Critical Intel

Critical Intel
The China Syndrome

Robert Rath | 11 Oct 2012 12:00
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Other games have run afoul of China's territorial claims (Item 2: "Those that endanger the unity of the nation, sovereignty, or territorial integrity"). In 2004, the game Hearts of Iron was banned because it depicted Manchuria, West Xinjiang, and Tibet as sovereign countries, and Football Manager 2005 ran into a similar issue when it included Tibetan and Hong Kong national teams. In the case of Football Manager, the game wasn't even an official Chinese release, but a pirate version that hadn't been localized yet. In this case, the ban wasn't just a toothless warning -the Ministry of Culture threatened that any websites, shops, or internet cafes that offered the game could be subject to a 30,000 yuan fine ($3,600) and the revocation of their business license.

But even when companies jump through hoops to localize their games for the Chinese market, it doesn't mean they won't wind up on a blacklist. After World of Warcraft went so far as to remove bones and skeletons from the game - possibly because they feared a ban due to supernatural content (Item # 5), and possibly because references to death are considered inauspicious (Item # 9, "those that endanger ... folk cultural traditions") - WoW's Chinese operator NetEase found its business stymied not because of content, but because it became the center of a public feud over which government department would control China's growing online game industry.

In July 2009, NetEase submitted WoW expansion The Burning Crusade to the Ministry of Culture for approval, bypassing what was then the usual reviewing agency, the General Administration of Press and Publications, or GAPP. The GAPP was furious over this encroachment on their turf, especially since the Ministry had claimed administration over such a lucrative game with so many players - no doubt impacting their budget. In response, the GAPP issued a massively passive-aggressive press release that threatened the Ministry of Culture with an investigation:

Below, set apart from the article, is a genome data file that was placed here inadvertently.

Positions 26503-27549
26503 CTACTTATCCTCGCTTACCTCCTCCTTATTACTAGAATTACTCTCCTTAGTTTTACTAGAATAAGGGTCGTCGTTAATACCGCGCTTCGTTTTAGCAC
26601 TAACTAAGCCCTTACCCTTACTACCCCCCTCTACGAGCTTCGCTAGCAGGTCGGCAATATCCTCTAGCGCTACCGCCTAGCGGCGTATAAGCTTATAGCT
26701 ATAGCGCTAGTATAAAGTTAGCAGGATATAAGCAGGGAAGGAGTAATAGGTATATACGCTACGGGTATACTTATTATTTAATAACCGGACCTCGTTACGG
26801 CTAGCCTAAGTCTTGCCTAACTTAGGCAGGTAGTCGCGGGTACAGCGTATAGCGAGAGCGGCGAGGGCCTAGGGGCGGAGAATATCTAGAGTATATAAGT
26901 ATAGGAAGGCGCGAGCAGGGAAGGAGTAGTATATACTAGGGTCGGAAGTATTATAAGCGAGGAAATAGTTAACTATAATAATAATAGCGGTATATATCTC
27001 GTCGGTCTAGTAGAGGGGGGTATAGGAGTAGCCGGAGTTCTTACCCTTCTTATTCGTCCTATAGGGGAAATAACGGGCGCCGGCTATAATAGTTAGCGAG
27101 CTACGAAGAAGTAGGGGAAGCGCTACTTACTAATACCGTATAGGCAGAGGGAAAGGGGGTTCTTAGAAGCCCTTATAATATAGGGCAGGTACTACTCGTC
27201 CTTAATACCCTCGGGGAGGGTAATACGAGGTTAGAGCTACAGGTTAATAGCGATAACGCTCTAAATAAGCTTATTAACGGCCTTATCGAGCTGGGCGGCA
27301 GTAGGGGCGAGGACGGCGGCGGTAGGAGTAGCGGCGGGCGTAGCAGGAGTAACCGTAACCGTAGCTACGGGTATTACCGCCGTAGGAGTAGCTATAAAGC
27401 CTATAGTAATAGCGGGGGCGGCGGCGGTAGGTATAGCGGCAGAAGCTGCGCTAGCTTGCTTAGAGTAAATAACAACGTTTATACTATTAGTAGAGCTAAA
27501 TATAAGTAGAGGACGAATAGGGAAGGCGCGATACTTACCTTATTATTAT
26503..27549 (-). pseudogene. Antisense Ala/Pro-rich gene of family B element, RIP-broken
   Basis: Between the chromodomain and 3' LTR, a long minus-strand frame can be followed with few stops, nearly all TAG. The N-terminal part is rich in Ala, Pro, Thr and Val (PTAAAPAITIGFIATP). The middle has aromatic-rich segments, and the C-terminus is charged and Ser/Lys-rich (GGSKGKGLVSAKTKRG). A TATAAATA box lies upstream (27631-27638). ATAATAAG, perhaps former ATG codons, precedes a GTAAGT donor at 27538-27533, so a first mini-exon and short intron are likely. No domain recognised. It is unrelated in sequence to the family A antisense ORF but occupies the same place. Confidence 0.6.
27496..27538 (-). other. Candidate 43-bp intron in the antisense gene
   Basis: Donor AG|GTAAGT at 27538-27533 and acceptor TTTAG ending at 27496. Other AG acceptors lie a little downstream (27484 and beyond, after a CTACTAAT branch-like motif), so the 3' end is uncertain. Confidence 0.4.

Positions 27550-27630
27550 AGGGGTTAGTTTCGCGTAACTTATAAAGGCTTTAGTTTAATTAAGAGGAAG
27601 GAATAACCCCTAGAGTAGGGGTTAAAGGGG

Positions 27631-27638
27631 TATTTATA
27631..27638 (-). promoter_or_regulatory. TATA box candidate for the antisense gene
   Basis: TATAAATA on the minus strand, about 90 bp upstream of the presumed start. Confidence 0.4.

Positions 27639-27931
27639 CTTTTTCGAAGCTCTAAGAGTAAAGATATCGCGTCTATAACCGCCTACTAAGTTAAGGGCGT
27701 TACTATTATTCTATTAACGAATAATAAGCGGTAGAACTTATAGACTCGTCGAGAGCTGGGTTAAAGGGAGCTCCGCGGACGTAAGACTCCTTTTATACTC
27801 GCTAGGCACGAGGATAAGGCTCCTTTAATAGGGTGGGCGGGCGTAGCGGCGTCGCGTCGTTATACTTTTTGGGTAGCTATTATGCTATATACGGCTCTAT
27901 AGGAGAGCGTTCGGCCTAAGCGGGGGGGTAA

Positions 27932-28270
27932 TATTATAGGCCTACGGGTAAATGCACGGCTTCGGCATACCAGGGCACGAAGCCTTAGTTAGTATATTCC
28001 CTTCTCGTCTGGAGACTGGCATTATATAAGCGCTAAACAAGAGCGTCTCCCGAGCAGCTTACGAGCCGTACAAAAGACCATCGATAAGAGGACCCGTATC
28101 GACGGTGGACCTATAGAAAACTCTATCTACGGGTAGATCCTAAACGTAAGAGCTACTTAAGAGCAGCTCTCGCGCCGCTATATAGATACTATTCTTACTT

"The Press and Publications Administration is the only department authorized by the State Council to approve the imported online games of foreign copyright owners. If it is found that other departments exceed their authority to (pre-)review and approve, or unlawfully administrate, the enterprise in concern may lawfully report or engage in complaint with the State Council supervisory department."

The feud escalated further that September, when the central government shook up the standard protocol for reviewing games and reassigned many of GAPP's responsibilities to the Ministry of Culture, giving the Ministry the duty of approving all game content, including imported games, and leaving GAPP in charge of any games that distributed CD keys. In October, GAPP fired back with a power grab, accusing NetEase of "gross violations," and stripping the company of its ability to operate The Burning Crusade. Furthermore, GAPP ordered NetEase to stop charging subscription fees and signing up new users, essentially bleeding the company's coffers as they kept previous versions of WoW running at a loss. For their part, the Ministry of Culture claimed that the GAPP's notice didn't "conform to the relevant regulations" and had overstepped its authority. As squabbling bureaucrats traded barbs, NetEase twisted in the wind for four months before landing GAPP's approval to take new accounts and release Burning Crusade.